National Geographic : 1963 Dec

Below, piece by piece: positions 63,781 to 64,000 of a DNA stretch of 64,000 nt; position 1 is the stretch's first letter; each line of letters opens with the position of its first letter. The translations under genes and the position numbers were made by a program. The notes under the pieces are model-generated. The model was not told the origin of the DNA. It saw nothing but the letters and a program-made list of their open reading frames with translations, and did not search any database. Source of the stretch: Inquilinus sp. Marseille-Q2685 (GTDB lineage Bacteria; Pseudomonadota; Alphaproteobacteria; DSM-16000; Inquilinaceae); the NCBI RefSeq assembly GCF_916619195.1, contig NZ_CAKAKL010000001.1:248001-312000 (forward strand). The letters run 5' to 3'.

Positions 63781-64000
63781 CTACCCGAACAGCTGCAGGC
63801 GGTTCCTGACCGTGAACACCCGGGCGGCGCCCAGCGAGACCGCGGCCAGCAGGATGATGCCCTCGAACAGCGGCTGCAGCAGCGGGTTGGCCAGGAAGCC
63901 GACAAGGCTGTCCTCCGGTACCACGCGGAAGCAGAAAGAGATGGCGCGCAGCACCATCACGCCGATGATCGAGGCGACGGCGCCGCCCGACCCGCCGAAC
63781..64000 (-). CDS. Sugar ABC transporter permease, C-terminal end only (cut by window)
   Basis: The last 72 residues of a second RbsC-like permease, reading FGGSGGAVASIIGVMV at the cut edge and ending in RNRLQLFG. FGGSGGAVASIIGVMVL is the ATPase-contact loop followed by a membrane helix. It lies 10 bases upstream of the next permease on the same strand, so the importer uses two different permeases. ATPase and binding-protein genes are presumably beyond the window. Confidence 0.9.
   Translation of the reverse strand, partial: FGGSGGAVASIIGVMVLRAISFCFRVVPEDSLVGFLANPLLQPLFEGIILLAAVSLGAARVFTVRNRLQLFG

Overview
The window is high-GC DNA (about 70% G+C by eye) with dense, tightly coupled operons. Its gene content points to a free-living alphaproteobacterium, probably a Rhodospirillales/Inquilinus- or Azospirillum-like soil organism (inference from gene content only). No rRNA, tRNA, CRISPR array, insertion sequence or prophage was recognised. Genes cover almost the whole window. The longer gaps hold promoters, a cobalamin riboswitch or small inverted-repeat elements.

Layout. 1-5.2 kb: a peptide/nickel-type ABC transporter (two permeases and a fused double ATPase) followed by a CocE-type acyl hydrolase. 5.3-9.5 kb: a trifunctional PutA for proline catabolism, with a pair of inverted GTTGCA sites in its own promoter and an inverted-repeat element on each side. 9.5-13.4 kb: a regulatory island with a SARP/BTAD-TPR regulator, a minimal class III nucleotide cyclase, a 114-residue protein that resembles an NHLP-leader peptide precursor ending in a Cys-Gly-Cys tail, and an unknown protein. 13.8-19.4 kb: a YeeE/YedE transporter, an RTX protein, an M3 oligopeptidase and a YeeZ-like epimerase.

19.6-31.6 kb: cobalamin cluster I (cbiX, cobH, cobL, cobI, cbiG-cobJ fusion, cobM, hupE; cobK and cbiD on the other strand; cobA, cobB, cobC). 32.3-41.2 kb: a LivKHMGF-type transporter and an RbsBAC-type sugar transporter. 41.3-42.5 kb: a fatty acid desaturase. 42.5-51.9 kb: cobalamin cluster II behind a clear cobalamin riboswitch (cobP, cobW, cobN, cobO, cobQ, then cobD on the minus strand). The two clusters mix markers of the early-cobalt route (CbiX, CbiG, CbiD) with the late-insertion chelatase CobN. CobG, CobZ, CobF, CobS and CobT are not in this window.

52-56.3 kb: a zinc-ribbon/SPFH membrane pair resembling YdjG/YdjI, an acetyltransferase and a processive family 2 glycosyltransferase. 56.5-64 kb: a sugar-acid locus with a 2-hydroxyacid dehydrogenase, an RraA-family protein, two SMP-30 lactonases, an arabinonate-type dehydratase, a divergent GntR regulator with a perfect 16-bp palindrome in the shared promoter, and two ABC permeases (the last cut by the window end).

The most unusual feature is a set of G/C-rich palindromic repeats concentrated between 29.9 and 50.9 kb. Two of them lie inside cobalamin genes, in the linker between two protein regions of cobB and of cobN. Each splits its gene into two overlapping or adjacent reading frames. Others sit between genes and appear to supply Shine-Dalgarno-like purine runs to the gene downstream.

Crusaders scale the walls; Jerusalem falls THROUGH WEARY WEEKS of hunger and thirst, the Christians prepared for assault. With wood brought from afar, they built siege equipment: mangonels to catapult boulders; towers to roll against the walls; scaling ladders and battering rams. But watch ing defenders, "noting the great number of machines that we had constructed, strength ened the weaker parts of the wall." To surprise the enemy, before dawn of July 15, 1099, Godfrey of Lorraine moved his siege machines to this point on Jerusalem's north wall. When the sun rose, the scream of battle began. The painting, by NATIONAL GEOGRAPHIC artist Robert W. Nicholson, depicts the attack in extraordinary detail. Shields raised, Crusaders rush the walls with ladders. Others mount the siege tower, its protective hides ablaze from Greek fire poured down by defenders. (To test Greek fire, the artist himself successfully mixed some from naph tha, pitch, sulphur, and rosin.) Bundles of wet straw cushion the walls against catapulted rocks; archers try to ignite the mats with fire arrows. At far right, a ballista with wooden springs is being cocked to hurl a blazing spear over the wall near Herod's Gate. Eventually "this shower of fire drove the defenders from the walls.... The men began 846 to enter Jerusalem...." Thus did Christendom win the sacred prize. OPPOSITE PAGE FOLDS OUT Barbed wire and mines still split Jerusalem between Arab and Jew. This dramatic view looks northwest. To see how little the city has changed since Crusaders attacked from the low hills beyond the Dome of the Rock, unfold the three-page painting that follows.